You’ve heard the expression, “it’s a nice place to visit, but you wouldn’t want to live there.” Turns out, it’s a myth. At least it has become one according to research conducted by Resonance Consultancy.
“People tell us that there are different factors they consider important in choosing a city to visit, live or do business,” Resonance Consultancy President Chris Fair said. “However, our research shows that many factors related to the vibrancy of a city, such as culture, nightlife and restaurants, show a high correlation with both the number of visitors and amount of investment each city receives.”
What other attributes cut across live, work and play?
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Resonance Consultancy partnered with global research leader Ipsos to conduct a study of both the general U.S. population and business leaders and decision-makers to identify the factors that shape perception of cities as places to do business, to live and to visit.
Mountains of objective data on big and small cities across the country were collected focusing on criteria including crime rates, air quality, housing costs, entertainment options and cultural diversity. Subjective data from user-generated channels such as Trip Advisor and Yelp related to nightlife, cultural, culinary and shopping experiences was additionally factored in.
Not surprisingly, safety, cost and a favorable climate are important to people when deciding upon all three.
As the factors shaping perception and influencing people’s choices of where to live, do business or vacation become increasingly aligned, Resonance Consultancy believes so too should the alignment between tourism and investment promotion. It, however, finds little evidence of that happening in the United States and Canada and is doing something about it.
Resonance Consultancy has become a leader in the field of “place branding.”
“Effective place branding is about more than marketing,” Fair said. “Cities that do place branding well don’t just look at the marketing, but also prioritize investments and policies that will support and enhance the positioning and the ‘brand’ over time.”
Resonance defines “place branding” as identifying the key characteristics that differentiate a country, city or community in order to define and articulate a unique and compelling competitive identity that will be used to attract particular types of talent, tourists, and/or investment to that place.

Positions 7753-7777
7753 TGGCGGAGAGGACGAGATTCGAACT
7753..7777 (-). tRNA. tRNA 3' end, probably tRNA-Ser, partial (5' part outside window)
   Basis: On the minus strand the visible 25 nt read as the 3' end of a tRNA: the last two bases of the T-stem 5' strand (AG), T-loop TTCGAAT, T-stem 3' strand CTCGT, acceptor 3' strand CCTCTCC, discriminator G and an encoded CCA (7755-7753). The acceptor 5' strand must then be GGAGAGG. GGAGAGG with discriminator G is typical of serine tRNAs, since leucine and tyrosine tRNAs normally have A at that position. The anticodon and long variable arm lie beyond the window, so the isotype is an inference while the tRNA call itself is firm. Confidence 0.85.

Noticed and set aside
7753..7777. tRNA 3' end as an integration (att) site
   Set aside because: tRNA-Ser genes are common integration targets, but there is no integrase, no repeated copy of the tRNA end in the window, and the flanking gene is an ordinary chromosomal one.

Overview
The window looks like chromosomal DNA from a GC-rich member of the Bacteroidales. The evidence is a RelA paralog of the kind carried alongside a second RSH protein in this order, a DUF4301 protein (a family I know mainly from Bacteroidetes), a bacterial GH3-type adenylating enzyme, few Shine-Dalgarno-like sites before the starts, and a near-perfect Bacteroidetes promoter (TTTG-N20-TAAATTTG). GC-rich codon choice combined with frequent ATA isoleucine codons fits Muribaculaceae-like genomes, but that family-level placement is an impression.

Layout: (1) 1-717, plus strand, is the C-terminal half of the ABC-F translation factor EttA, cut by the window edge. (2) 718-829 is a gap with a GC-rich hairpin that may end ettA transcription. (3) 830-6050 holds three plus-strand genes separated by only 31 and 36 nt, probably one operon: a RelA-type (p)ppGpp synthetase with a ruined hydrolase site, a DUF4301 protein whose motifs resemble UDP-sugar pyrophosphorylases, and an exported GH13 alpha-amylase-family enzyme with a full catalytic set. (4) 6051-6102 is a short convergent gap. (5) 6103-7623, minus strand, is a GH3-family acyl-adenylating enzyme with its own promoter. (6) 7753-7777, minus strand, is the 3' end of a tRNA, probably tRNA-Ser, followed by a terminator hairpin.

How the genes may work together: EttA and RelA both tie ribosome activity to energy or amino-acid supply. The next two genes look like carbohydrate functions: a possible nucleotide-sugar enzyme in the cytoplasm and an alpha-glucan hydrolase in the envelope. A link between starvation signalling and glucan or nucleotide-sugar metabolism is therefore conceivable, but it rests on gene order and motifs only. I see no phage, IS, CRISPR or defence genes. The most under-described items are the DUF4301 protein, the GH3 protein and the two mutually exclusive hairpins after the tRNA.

“Traditional destination marketing is often more aspirational than authentic,” Fair said, with destination marketing campaigns often featuring messaging the destination believes its target audiences want to hear, messaging often similar to that being produced by other locales. “Effective place branding requires taking a deeper dive in order to uncover characteristics that both differentiate the destination and that are also authentic to that particular place.”
An example of place branding done right is Nashville’s “Music City” moniker, which has been resonating with residents, visitors and businesses alike. The branding checks Fair’s boxes for differentiation and authenticity, positioning the city and the experience it offers not only for tourism but as a selling point when it comes to attracting talent and investment as well.
Why does “Music City” resonate with prospective employees and businesses considering Nashville? It speaks to the city’s “vibrancy,” which Resonance has found so crucial.
While factors like tax rates, quality of workforce and infrastructure are exactly what you would expect to see place highly when surveying business leaders about the attractiveness of places, one particular factor stood out to Resonance which overlaps with attracting people to a city to visit—“an exciting city environment.”
Research at Resonance indicates that the more quality nightlife, arts, culture and dining experiences a city has, the more foreign visitors it obviously attracts, and foreign direct investment as well.
“We need to stop thinking about the vibrancy of a city as nice to have and realize that it is increasingly the vibrancy of the city that is determining where talent, tourism and investment flows,” Fair said.
Fair’s firm has recently worked on successful place branding campaigns with cities as varied as Vancouver, British Columbia and Tulsa, Oklahoma. Next up: L.A.
The City of Los Angeles Department of Convention and Tourism Development has tasked Resonance with creating a long-term Tourism Master Plan for the city. The goal will be developing a strategy to increase visitors and improve the experience of visitors, locals and stakeholders.
Visitors, locals and stakeholders—i.e. the business community. Again, examining the shared interests of these three groups as opposed to treating each separately.
Resonance uncovered another long-held myth when conducting its researching.
“People tell us time to commute to work is an important factor in considering a city to live or do business, but the data doesn’t back that up,” Fair said. “Jobs and population continue to grow in many cities that have the longest commutes.”
Surprised? Don’t be.
“Many of the factors people tell us are important in choosing a city to live, visit or do business are not actually very well aligned with how we actually behave,” Fair said.
With words not matching actions, values changing and demographics shifting (small cities are hot, big cities are not), cities may find their messaging missing the mark.
If that’s the case, Fair has a warning.
“It’s really difficult, if not impossible, to change the perception of a city in a short period of time,” Fair said. “Many cities think that by creating a new logo, they’ll change the fortunes of the city overnight. That simply isn’t the case.”